This is what it looks like inside a Native American sweat lodge. The fire burns outside of the heavily blanketed mound, and hot rocks are brought in so people can sit in the dark and sweat, pray, meditate.
My first sweat lodge was an accident of fate. Hoosier National Forest in Southern Indiana allowed the Lakota Sioux to have a Sun Dance in the park. The Indians took this very seriously, but in order to gain permission, they had to agree to allow parkgoers to watch. The Sioux resented this. I resented their resentment. The Lakota are as native to Indiana as I am. I also resented that they had a lot of unwritten rules that I promptly broke because I didn't know what they were. Alright, it's common sense not to drink pop in front of people who are fasting, but I didn't know they were fasting. I didn't know that I shouldn't pee in the sacred Port-a-Potty (reserved for dancers), or walk in front of the dancers when they weren't dancing. If they'd clued me in about any of this, I would've obliged. As it was, the Indians were annoyed, I was annoyed, but the Sun Dance went on with young men tearing the flesh on their chests where it was attached by thongs to a central pole and the drums beat and beat and beat throughout the heat of the summer day.
As I was setting up camp in the evening, my Blackfoot girlfriend came running to say we were invited to join the women's sweat. That sounded like Greek to me, but I'm game for new experiences. I ran after her, ducked inside the sweat lodge, sat down, and waited for something to happen. Hot rocks were brought in from the fire and put in a central pit and the opening flap was closed. In the pitch black, sage was put on the rocks for cleansing, and the aromatic smoke filled the cramped space in a pleasant, choking way. Water was ladled onto the hot rocks, and a cloud of scorching steam burned my nose and throat. I quickly decided that I had just allowed myself to be trapped in hell. I buried my face in my shirt to try to lessen the pain and misery while I became acutely aware of sweat gushing out of pores I had never bothered to acknowledge before. This is not an activity for people with heart problems or claustrophobia.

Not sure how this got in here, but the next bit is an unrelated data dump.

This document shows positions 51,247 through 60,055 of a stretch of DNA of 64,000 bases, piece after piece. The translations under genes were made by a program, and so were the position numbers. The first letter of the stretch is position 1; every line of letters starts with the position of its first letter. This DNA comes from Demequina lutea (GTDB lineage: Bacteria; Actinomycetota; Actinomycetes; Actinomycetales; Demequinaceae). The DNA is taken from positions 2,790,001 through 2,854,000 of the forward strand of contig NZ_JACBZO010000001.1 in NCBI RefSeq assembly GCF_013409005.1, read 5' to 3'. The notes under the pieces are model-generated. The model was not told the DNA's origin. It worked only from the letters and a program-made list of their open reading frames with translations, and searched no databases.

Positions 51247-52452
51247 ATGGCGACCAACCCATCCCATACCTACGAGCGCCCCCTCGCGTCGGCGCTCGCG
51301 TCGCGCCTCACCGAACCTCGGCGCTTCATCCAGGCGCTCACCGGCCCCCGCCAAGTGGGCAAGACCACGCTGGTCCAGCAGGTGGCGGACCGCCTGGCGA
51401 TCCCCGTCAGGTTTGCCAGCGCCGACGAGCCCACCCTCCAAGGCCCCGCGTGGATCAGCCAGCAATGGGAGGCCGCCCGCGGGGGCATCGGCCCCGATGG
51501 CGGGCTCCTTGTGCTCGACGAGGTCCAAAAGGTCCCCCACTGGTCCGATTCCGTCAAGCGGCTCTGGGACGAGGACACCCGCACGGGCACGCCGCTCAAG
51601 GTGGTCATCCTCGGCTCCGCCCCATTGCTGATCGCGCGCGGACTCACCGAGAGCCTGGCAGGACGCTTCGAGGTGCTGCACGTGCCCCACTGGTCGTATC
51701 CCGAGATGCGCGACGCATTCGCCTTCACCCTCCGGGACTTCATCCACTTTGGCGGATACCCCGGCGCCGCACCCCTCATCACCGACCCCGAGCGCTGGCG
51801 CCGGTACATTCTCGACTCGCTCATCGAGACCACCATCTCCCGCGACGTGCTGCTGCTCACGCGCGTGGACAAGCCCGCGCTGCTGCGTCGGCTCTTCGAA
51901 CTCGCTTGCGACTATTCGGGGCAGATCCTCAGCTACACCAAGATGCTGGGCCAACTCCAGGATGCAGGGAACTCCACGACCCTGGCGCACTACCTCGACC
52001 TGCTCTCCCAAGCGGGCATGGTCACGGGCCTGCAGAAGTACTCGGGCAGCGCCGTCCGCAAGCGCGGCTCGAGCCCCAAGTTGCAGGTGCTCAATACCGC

Eventually the pain and misery lessened, and I got tired of waiting for something to happen. I let my mind wander, and interesting things surfaced in the wandering. More sage was added from time to time, more scorching steam, and I had resigned myself to my entrapment. Then the prayers started. The leader of the circle stated the intent of the sweat. She said an opening prayer, much of it in the Lakota language. The Sun Dance was for preserving sacred places, and the Indians wanted patience in dealing with the white people. Okay. Asking for blessings for the preservation of the land is something I can go along with, and sometimes I need patience dealing with white people too. I was lulled into an interesting state where my body didn't feel real any more.
Then the next woman in the circle said a prayer. I had the first pains of panic as I realized they were going around the circle with prayers. How was I supposed to say a prayer to their God, for their purposes, without betraying my own beliefs?! I thought fast and hard while the disembodied voices crept closer to my place in the circle. I must've been exceptionally eloquent because the women slapped their thighs and voiced approval. I slumped in relief. I felt like I had just run a gauntlet. Then I realized they were working on another round of prayers, and I had used up all my material. Back to thinking hard and fast for another acceptable prayer. And on and on.
I had a glimmer of hope of escape when the flap was raised, but it was just to bring hotter rocks in. More scalding steam, more sage, more prayers. I wrestled between my feelings of entrapment, physical misery, and an increasing sense of the spiritual rightness in the universe. I quit working so hard on my prayers and just let myself flow with the movement of the spirit combined in the efforts of this small group of women. My meditation in the silence reached levels I hadn't considered seeking before. I quit thinking about my imprisonment and felt the moment suspended in an alternate reality of now.
When I was finally released, I suddenly realized I was the only one sitting in the dark fully clothed. My jeans were soaked through with sweat as if I had just gone swimming in the river. My husband of the time smelled me, and said my sweat smelled sweet and clean, more like rain water than sweat. I drank a gallon of water then slept like a rock in my sleeping bag, with dreams that built on my meditations.
The next day, my face shone in a different way. The surly shaman actually smiled at me. The women offered me breakfast. I peed in the right Port-a-Potty, and the Sun Dance made more sense to me.